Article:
- Below is a list of products we are considering offering in the future. Please check the products you would seriously consider buying from us in the next two years.
To administer this survey, you would develop an invitation email that describes the project, gives your contact information, assures customers that their answers are confidential, and provides them with the link to the survey. About a week after sending the invitation, send a reminder email and encourage customers to respond. You might consider sending one more reminder about two weeks later to those who haven't responded.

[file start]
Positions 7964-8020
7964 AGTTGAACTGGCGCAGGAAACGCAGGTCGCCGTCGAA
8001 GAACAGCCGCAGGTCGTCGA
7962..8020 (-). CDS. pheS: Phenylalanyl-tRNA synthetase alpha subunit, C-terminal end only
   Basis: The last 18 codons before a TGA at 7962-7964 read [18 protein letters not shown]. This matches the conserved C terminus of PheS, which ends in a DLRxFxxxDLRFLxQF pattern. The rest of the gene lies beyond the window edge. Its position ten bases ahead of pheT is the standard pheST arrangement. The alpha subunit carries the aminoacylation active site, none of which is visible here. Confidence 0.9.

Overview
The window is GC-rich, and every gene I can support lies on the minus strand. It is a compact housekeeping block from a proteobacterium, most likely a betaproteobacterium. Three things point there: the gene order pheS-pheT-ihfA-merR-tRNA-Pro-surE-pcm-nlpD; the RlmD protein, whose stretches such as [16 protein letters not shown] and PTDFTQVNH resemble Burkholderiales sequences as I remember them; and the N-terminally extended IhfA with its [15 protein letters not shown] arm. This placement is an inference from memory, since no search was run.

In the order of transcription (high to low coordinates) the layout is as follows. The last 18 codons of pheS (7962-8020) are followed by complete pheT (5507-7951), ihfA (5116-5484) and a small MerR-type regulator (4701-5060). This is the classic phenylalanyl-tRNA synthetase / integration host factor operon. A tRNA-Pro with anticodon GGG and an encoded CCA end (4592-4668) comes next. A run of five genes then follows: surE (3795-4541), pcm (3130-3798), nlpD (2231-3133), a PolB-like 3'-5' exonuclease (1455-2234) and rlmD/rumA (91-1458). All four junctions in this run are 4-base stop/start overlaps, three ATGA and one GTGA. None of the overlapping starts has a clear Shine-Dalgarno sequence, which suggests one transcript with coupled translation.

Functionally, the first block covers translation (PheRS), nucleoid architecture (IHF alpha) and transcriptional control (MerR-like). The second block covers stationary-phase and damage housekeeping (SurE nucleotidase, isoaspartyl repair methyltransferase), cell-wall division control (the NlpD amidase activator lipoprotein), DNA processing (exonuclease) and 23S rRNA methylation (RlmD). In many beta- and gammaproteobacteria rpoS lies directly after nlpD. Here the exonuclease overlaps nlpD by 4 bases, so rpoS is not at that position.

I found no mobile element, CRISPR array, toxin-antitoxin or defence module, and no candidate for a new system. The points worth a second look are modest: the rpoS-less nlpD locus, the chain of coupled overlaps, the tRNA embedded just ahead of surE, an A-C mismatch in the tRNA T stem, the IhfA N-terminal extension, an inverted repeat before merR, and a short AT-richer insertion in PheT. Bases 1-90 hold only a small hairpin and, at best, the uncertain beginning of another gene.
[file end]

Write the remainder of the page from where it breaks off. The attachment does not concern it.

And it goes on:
SurveyMonkey generates a report of the results, listing the number and percentage of people in each answer category.
Like the other methods discussed in this series using surveys is not as difficult as it may seem at first. Carefully considering your information needs and the questions you need to ask are vital whether you use a survey, interview, or focus group.
Prepared by Kathy Brasier, Assistant Professor of Rural Sociology